Wednesday, January 20, 2010

Why healthcare is so tough

extreme rightwing: Get government out of healthcare. Get government out of tax credits and tax policy in reference to healthcare. Have a free-market.

regular rightwing: Get government out of healthcare. Have tax credits and other tax incentives for people to buy their own healthcare in the way they choose. Have the government paying (in a voucher) only for the most poor and needy.

moderate: what we have today. A mixture of different models that works well for the vast majority of people for the most part with a significant minority of complaints and horror stories. In addition, millions at any one time have no coverage.

regular leftwing: Use tax credits and tax policy to find ways to cover the millions of people without health insurance. Regulate the health insurance businesses to be more consumer friendly.

extreme leftwing: have the government pay for and administer healthcare as a right to all citizens.

It is really difficult to come up with a good healthcare system that is better than the current one and is politically viable.

For me,

No to the extreme right wing.
I don't support a free-market system because it is unworkable. While it would lower the costs and improve the system for the healthy, it would be a disaster for the sick and older people. Which respectively both unfortunately and fortunately we all are destined. In addition, without the government regulating what business models were legal and equitable, there would be a lot of fraud and/or confusion that would need regulation at some point.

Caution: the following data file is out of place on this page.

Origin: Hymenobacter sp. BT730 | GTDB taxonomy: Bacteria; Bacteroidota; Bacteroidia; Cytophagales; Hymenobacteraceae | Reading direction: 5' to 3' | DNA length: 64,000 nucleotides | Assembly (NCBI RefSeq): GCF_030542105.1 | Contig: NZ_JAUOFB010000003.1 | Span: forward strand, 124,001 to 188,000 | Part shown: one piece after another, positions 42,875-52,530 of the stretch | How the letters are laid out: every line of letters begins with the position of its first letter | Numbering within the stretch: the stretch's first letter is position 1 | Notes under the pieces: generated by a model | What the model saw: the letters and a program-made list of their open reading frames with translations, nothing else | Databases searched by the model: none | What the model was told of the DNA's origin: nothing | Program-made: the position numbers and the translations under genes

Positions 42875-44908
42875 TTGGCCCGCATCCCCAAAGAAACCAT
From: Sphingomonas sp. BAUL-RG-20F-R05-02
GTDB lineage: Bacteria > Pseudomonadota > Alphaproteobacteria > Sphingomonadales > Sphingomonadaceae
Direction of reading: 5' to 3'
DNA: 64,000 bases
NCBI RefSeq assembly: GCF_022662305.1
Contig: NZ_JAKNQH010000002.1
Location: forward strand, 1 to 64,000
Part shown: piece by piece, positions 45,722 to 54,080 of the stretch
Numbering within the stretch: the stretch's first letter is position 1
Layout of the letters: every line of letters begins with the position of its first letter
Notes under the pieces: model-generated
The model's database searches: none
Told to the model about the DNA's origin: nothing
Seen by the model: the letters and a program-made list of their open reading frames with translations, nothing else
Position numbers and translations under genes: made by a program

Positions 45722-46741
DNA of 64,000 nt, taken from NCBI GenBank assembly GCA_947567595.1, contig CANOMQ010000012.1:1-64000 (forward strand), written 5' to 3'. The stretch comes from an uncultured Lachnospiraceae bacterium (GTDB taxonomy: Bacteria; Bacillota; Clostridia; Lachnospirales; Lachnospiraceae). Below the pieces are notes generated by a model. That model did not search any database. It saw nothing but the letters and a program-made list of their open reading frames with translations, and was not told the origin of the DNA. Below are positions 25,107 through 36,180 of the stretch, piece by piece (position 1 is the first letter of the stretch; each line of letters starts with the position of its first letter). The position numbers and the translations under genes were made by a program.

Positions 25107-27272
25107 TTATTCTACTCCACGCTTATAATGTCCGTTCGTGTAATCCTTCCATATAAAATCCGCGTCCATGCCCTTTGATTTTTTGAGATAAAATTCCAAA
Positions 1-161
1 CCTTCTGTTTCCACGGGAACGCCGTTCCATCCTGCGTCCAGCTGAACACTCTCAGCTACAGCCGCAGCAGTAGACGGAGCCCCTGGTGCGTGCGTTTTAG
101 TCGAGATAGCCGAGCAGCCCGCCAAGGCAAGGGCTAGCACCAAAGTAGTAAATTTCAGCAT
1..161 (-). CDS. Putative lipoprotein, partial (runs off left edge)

No to the regular right wing,
because the reality is our nation has a conscience and will not let people just blatantly suffer. Even if earlier in their life they made economic choices that lead them to where they are. So when things are good, people keep "more of their own money" and make their own decisions "better than a bureacrat", but when there's problems, what we would wind up with is more government spending and more public healthcare decisions. This would happen during the worst economic times especially and it would be worse than the status quo.
Think about the push in the early 1990's and 2000's for private accounts in Social Security. Conservatives said that they had rules that people would only be able to invest in "safe assets". They were judging this by past performance. Well, everyone has seen the disclaimers about that not being a "predictor of future earnings". And the stock market since then has crashed, and been flat to lower for now over a decade.
No matter how the partial privatization planned was crafted, at some point people would start receiving less money in their retirement. That's when the calls for bailout would begin. The same way we had to bail out the banks, and auto companies to keep the "system".

no to single payer
I say not to a single payer system because I don't want the healthcare decisions centralized. I believe in America. That means the free exchange of ideas. Maybe the current HHS secretary is great, but maybe not. Maybe we should have cancer screening at 20 and 50, or maybe 40 is right for some and not all. We shouldn't have a one size fits all policy for hundreds of millions of people. Different models and ideas should compete against each other and see what has the best price, quality, etc.